Wednesday, July 3, 2013

Sloppy Craft

Photo courtesy Flickr

Perhaps the term should be “mock up”. Mocking is in order for my recent attempts at fabricating pillow cases. I let my sewing machine go a few years ago, having grown tired of dusting the case and toting it off to be tuned. Sewing is not a cost-effective activity for me.

The Great Big Northern European Home Furnishings Chain used to sell white waffle-weave short staple cotton dish towels, and I picked up a ton of them when I returned a rug too late to qualify for a cash refund. The towels are honeys all, and last summer I wanted pillow shams for a bed so that it would look presentable during the day. I didn’t want to bother with a sewing project, and the new dishtowels looked like promising candidates for casual bedding.

I hot-glued a pair of shams, and they’ve worked well through a number of washings. The waffle-weave cotton is very comfortable in hot weather.

A couple of years ago, I used a remnant of unsized artist’s portrait linen as a support for experimental writing with archival quality markers. It was fun, and the unpremeditated project sat around waiting for me to figure out how to use the goods. Another pillow sham shortage developed in another space, and I hot-glued seams with the raw edges out. Now I have a small collection of talking pillow shams, reminiscent of some of the most vulgar products of the 1930s. I hope my language is a little more edifying, though. The random statements generated by cutting and fabricating the original piece of linen are like overheard mutterings on the bus. The work suits the room it’s in, and I can always salvage the fine linen and use it in another application.

If I really cared to sew by hand, I’d hunt up a piece of beeswax to stabilize the thread, use a needle of the right size to pass between individual threads rather than splitting them, and be sure to have the leading end of the thread off the spool be the trailing end of the thread on the needle. If I were being furiously exact, I’d dull the needle ever so slightly to protect the threads of the weave. If this stuff matters to you, hunt up London’s Royal School of Needlework. They’ll really know what they’re doing.

-30-  More after the jump.

Tuesday, July 2, 2013

$40, Or Thereabouts, Later

Photo courtesy Flickr

Last summer I put a fresh coat of paint on an upstairs floor and furnished the room only with a bed and chair. I set magical sliding teflon castors under the feet of the bed in the hope that I could easily shift it from place to place in the room. The plan was to take advantage of wall- and ceiling-mounted original lighting or the comfortable daylight of summer.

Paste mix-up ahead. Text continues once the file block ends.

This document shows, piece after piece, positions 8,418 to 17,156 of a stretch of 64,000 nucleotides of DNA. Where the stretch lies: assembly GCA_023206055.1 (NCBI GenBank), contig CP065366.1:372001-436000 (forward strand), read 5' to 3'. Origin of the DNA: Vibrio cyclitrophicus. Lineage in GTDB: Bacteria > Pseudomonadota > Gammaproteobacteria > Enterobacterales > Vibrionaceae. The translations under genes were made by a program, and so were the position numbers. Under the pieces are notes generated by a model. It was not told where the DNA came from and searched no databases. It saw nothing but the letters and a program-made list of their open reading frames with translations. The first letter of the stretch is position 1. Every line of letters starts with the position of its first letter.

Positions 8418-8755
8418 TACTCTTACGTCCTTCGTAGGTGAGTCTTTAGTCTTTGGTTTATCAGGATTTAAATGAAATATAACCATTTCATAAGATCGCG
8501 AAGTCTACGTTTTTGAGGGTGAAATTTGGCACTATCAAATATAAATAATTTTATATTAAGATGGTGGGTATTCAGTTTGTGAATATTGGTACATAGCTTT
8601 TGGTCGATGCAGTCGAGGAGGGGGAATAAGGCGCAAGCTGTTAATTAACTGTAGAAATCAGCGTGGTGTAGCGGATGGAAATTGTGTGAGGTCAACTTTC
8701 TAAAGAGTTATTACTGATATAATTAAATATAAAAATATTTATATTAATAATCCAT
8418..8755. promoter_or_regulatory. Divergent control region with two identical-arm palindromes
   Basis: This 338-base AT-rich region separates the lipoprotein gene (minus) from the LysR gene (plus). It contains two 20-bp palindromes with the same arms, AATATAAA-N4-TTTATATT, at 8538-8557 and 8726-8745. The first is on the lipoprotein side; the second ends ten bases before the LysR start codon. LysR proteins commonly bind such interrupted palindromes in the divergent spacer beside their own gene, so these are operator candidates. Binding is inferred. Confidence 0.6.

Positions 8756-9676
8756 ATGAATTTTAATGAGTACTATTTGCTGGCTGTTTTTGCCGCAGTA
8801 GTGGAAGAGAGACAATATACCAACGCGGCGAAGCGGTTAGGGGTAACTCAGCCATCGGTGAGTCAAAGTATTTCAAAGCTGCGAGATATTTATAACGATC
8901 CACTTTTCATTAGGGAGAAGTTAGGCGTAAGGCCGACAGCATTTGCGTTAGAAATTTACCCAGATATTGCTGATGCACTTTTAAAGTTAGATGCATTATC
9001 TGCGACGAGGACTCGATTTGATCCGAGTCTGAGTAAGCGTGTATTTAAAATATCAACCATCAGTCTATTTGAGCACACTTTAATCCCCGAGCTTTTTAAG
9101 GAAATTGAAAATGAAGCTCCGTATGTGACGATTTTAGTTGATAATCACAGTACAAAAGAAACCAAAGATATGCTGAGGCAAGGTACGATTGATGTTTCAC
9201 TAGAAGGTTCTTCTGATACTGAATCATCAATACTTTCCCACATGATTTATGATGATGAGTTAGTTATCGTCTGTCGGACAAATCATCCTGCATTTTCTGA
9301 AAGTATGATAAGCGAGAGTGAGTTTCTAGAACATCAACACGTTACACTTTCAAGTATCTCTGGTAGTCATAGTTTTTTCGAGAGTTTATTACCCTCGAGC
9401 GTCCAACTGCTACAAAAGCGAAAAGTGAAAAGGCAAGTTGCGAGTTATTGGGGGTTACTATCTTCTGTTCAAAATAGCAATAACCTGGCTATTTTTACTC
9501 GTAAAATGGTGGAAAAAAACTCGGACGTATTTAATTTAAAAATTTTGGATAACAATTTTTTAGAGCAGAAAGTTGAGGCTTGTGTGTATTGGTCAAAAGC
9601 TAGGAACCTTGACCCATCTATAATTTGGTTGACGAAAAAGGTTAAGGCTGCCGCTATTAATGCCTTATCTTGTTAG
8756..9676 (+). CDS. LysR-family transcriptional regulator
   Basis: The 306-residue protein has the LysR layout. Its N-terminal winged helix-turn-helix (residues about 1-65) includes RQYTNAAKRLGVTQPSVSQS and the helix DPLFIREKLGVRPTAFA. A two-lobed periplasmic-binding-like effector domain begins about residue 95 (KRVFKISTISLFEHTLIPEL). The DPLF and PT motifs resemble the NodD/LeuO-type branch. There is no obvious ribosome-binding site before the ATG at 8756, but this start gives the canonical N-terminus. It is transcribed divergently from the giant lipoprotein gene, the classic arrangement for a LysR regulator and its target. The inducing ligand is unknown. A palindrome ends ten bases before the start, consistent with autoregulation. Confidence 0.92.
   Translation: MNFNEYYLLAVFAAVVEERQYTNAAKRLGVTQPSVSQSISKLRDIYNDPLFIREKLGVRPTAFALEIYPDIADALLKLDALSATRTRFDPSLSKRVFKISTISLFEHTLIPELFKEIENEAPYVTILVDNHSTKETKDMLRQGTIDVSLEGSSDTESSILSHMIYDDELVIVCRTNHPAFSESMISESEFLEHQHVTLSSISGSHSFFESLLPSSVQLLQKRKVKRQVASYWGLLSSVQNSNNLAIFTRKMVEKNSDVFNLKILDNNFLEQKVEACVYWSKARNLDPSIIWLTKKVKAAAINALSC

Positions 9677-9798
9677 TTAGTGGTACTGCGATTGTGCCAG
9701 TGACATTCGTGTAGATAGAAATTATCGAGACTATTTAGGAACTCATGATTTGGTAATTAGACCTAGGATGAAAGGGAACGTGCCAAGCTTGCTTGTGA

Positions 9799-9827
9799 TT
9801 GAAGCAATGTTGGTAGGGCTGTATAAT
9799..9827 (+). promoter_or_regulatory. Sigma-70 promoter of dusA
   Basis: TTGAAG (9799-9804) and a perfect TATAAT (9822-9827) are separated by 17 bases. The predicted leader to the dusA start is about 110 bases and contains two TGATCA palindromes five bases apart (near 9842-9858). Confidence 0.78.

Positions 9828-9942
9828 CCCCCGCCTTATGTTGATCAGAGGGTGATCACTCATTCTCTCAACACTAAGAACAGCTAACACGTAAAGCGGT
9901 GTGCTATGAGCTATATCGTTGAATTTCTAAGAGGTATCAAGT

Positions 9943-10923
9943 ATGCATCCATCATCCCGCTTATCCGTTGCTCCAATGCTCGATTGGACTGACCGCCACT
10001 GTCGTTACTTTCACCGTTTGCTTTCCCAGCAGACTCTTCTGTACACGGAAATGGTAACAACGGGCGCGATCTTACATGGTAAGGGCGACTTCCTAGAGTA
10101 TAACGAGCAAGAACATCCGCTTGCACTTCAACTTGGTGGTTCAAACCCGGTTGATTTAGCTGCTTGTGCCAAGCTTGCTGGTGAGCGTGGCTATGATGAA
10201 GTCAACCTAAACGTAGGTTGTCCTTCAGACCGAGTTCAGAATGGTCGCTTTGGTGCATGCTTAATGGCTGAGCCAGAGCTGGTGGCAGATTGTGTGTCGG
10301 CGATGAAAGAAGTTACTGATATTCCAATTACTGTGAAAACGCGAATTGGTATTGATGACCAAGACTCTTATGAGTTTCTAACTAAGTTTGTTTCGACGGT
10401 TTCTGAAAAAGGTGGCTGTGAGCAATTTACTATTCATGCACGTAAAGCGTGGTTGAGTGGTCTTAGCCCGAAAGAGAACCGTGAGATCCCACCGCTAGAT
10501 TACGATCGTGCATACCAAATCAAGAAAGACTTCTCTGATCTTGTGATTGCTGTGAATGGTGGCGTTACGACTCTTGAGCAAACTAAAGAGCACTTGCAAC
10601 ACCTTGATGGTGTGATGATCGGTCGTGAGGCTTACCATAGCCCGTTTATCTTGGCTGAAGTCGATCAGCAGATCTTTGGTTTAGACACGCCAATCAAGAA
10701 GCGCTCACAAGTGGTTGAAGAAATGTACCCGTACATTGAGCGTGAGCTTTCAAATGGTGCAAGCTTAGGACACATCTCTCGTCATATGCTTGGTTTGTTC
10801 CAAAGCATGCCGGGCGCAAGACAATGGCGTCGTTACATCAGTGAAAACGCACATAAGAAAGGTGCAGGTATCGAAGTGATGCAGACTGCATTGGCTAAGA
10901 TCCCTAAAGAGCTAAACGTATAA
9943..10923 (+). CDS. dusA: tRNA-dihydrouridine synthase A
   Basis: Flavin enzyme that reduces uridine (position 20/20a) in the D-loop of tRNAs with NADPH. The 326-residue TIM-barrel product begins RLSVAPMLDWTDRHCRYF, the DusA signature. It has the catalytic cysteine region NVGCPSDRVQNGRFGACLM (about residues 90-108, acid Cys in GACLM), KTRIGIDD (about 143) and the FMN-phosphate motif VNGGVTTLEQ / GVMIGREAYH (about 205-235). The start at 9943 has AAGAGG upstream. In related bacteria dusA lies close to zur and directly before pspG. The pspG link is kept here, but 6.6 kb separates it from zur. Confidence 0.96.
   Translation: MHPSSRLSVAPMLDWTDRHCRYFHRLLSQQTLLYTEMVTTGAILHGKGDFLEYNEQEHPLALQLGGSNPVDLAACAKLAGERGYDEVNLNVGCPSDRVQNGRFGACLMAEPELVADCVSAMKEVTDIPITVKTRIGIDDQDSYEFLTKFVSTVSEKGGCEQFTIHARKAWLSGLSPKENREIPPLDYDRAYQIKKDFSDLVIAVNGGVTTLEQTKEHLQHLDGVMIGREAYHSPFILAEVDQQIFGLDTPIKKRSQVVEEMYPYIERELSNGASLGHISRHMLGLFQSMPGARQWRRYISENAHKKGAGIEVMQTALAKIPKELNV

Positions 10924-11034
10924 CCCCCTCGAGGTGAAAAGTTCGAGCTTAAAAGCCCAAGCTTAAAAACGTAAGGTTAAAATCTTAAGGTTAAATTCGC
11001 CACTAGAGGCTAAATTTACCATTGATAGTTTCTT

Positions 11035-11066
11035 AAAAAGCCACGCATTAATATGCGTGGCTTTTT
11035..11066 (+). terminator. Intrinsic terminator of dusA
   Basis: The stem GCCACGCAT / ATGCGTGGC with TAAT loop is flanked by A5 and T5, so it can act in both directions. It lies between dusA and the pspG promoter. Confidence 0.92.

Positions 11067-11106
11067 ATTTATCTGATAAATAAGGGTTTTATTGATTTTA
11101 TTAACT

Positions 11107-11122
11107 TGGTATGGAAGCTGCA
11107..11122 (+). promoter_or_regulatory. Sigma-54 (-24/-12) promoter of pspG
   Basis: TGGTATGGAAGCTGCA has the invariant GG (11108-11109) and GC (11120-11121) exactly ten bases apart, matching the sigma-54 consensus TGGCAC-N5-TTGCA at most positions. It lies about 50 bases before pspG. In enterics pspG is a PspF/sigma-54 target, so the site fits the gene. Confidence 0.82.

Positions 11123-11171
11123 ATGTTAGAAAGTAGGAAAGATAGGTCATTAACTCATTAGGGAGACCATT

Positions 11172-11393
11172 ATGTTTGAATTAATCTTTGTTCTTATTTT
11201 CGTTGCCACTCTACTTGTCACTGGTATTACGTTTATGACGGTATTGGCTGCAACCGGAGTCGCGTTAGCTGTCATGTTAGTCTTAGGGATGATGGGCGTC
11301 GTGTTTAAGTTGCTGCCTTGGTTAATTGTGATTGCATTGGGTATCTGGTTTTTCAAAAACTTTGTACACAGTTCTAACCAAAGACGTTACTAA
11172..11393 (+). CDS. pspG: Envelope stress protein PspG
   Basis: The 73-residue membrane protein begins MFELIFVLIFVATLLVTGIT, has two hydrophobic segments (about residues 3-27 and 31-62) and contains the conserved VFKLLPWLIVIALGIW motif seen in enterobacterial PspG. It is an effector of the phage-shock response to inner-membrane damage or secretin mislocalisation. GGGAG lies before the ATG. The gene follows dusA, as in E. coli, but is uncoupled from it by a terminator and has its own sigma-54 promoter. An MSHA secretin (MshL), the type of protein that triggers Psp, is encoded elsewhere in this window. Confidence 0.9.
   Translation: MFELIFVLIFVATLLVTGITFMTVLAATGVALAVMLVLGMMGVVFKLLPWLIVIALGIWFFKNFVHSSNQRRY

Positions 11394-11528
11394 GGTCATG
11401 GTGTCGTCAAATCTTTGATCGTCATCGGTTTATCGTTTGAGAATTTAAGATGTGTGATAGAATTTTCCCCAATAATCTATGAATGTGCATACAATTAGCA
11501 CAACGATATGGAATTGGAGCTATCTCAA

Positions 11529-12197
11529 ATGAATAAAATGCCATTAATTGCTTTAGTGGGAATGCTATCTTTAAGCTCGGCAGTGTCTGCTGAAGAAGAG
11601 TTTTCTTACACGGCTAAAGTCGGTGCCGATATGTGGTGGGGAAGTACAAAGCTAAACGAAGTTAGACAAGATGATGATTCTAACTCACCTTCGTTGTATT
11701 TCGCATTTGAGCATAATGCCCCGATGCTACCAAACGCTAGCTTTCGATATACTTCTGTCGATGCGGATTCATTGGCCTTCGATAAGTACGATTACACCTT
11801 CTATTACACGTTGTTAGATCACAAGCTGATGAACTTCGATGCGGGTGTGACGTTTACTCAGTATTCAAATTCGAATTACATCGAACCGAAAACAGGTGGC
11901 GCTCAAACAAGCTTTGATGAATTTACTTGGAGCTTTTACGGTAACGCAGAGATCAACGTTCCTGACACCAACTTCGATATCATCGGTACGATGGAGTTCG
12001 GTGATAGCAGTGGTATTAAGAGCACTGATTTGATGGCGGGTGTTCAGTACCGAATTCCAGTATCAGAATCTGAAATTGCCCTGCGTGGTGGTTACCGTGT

It’s been easy shifting the bed from spot to spot, but unfortunately the physics of the castor arrangement turned out to be trickier than I thought. That is the story of many of my bright ideas for the house. It looks as if my fourth try with the sliders will be successful.

The bed is old and, like much nineteenth century furniture, set on small iron wheels. They are too cobby to use directly on the floor, but lively enough to  jump around in the plastic castor cups I mounted on sliders. When I shift the bed, the cups leave tracks on the floor. No gouges, thank heaven, but the system is not yet elegant. Even so, I can clean the floor in under a minute.

Last week I tried a snowshoe equivalent: small plastic castors to restrain the bed’s wheels and the largest round sliders stuck to the castor bases to distribute the load. So far so good.

When I began this experiment, I decided simply to lay a fresh coat of paint on the floor if things didn’t work out. They didn’t, but I will try cutting a rectangular mask to use to stencil patches of the same floor paint on the new marks. We’ll see. There’s always a subtle difference in the color, but patches may enrich the look of the room.

The neighborhood is growing fiercely, and we are in a holding pattern on home improvement. So far, things look promising.

-30-  More after the jump.

Monday, July 1, 2013


Photo courtesy Flickr

I’ve done a little casual reading lately in business management and Paris fashion. All three sources say much the same thing about clothing: it’s nuts to have too much.

Living light allows easy travel, compact storage, and innovative costume. None of the three writers has much patience with designer waiting lists, and all like to mix first-quality goods with ordinary labels.

The following advice has served me well for decades: dress for the weather, for who you are, and for what you will be doing. Choose clothing with travel in mind. Keep a tightly co-ordinated closet. I find a combination of high-tech outdoor wear (often several seasons ahead of ordinary retail), cashmere, fine wool, and linen most serviceable. I prefer scarves to jewelry.

Happy Trails. Seattle’s Northern European Clothing Chain is about to stage its summer festival of bargains.

-30-  More after the jump.